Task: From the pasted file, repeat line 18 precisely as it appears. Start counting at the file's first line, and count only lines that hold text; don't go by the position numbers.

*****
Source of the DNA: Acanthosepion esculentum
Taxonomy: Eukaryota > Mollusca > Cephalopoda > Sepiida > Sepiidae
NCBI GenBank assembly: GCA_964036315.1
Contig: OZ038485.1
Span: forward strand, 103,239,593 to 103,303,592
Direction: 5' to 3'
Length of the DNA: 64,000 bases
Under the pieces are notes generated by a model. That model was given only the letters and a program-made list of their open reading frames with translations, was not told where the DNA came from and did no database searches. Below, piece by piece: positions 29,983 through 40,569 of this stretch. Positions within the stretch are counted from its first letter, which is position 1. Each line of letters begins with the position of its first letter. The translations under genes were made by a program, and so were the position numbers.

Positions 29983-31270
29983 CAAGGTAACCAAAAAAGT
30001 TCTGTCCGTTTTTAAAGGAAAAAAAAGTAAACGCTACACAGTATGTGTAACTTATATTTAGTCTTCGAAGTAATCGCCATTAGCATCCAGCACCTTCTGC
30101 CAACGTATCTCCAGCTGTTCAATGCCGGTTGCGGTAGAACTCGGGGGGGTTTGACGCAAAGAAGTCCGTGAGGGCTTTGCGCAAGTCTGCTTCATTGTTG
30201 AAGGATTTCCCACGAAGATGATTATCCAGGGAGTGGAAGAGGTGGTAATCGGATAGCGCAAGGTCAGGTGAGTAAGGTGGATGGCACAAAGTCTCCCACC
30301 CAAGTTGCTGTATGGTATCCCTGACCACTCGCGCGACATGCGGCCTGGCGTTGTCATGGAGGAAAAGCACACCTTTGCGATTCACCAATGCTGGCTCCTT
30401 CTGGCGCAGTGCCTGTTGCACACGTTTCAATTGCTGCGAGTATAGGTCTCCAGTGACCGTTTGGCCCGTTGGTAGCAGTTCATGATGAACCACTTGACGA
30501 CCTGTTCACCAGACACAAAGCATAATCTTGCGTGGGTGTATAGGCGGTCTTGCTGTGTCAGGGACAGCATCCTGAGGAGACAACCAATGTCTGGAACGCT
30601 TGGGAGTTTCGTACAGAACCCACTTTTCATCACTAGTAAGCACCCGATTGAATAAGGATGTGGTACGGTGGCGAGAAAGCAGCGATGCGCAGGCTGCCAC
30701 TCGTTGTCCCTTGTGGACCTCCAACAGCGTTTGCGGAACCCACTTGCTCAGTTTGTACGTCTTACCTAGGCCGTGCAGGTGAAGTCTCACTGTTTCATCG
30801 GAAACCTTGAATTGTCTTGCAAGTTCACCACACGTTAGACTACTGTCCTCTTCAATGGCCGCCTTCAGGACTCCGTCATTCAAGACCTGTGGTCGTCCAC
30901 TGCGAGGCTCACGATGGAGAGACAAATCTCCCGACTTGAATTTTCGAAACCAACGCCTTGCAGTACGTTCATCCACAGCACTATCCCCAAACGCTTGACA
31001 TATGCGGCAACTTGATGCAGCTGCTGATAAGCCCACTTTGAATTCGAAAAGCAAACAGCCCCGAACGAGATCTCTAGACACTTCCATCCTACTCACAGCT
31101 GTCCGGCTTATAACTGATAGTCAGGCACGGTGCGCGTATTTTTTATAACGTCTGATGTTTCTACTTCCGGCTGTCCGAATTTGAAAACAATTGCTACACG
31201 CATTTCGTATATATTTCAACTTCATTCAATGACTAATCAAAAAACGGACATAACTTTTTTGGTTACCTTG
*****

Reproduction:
30701 TCGTTGTCCCTTGTGGACCTCCAACAGCGTTTGCGGAACCCACTTGCTCAGTTTGTACGTCTTACCTAGGCCGTGCAGGTGAAGTCTCACTGTTTCATCG